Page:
Life after FTB Stamp Duty Exemption
Much has been made of the end of the first time buyer stamp duty exemption. Some considering it almost apocalyptic, how will this almost barren market every hope to improve when such a vital lifeline is cut off at source? Others prefer not to mimic a theatrical Premier League footballer, seeing it not as a catastrophe but as an opportunity to find a more viable way to help the first time buyer sector.
There is no denying the Stamp Duty Exemption has had an impact on first time buyer activity. According to research by Santander, the two year immunity is estimated to have helped around 170,000 novice buyers, collectively saving them £319m.
After the deadline, first time buyers will have to pay 1 per cent on properties valued between £125,000 and £250,000 and 3 per cent on purchases over £250,000. This could mean buyers will need an additional £2,500 on top of the thousands of pounds now required as a deposit.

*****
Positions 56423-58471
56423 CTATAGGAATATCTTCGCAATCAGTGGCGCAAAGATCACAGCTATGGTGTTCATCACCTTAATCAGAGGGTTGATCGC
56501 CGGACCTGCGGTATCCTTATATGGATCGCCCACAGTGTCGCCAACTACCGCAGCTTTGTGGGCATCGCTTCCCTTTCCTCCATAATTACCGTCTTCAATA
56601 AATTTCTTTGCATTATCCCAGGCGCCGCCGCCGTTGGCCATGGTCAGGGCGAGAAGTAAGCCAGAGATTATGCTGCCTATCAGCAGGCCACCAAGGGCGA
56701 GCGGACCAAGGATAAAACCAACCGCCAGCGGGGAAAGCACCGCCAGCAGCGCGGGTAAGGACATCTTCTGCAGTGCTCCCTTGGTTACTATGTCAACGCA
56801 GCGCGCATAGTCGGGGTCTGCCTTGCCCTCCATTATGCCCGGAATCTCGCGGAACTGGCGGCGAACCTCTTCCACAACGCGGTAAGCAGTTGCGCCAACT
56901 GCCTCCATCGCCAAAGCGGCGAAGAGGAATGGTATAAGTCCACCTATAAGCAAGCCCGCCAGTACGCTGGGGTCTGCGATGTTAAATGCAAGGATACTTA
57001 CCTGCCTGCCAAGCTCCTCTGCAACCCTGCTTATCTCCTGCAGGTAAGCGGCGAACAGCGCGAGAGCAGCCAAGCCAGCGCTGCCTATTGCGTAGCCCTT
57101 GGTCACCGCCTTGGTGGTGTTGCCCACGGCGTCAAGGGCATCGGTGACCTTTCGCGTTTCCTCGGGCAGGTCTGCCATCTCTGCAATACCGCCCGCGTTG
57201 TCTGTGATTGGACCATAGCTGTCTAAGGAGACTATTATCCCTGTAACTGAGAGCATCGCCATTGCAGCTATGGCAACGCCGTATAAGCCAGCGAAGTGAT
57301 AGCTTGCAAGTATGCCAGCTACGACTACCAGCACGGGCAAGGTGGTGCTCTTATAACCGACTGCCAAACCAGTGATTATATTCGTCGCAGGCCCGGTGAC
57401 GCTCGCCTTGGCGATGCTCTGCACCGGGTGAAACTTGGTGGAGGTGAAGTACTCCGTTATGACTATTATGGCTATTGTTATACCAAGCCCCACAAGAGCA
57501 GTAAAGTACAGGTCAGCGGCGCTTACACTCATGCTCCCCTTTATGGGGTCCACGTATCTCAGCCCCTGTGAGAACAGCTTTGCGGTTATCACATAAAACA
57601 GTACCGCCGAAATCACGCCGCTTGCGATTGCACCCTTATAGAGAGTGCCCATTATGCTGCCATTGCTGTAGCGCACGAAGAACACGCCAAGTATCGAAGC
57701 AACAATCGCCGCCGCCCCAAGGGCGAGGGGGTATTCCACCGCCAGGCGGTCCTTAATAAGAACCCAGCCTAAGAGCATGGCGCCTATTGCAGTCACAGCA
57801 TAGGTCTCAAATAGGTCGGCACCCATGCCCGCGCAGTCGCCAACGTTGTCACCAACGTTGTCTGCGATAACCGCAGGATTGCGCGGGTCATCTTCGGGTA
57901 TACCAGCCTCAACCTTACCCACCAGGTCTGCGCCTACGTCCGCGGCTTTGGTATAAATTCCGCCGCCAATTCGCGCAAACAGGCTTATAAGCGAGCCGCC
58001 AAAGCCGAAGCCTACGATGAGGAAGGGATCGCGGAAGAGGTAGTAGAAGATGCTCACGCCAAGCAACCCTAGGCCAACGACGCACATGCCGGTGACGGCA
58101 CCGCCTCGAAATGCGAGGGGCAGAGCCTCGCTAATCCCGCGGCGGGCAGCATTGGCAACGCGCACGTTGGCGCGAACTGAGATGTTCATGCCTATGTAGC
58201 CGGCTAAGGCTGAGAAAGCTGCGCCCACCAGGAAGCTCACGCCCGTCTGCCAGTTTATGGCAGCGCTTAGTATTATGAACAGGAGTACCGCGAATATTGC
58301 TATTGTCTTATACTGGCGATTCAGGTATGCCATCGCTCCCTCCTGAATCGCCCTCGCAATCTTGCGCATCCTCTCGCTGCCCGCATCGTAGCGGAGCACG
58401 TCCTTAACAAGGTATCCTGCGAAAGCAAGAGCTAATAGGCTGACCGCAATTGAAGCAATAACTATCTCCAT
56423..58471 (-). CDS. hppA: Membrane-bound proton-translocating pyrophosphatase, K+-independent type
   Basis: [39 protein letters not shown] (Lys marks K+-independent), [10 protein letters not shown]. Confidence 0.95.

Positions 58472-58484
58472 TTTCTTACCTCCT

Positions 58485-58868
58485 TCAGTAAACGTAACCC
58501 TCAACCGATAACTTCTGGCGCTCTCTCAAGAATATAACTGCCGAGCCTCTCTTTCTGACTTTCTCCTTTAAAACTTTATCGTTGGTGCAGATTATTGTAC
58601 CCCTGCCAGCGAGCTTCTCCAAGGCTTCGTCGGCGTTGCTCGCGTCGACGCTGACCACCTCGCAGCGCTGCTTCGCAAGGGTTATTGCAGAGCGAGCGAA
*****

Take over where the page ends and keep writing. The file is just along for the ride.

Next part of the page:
However even with this exemption first time buyer purchases have slumped by almost two thirds in the last decade suggesting waiver alone cannot solve this persistent riddle.
The large obstacle is the size of the deposit needed in order to substantiate a mortgage. According to the Council of Mortgage Lenders (CML), the average amount a first time buyer needs to save is £26,000.
However a new scheme by the Government is attempting to tackle the crux of the problem. NewBuy minimises the risk of the lender allowing them to offer higher loan-to-value mortgages. Buyers are then no longer required to stump up these five digit figures to get a footing on the ladder.
Whilst the Stamp Duty exemption has played some part in keeping the FTB market afloat – and an extension wouldn’t be the worst thing in the world – it has done little to move the market on and whilst this safety net remains in place, there is less incentive to really get to grips with the problem.
Content correct at time of publication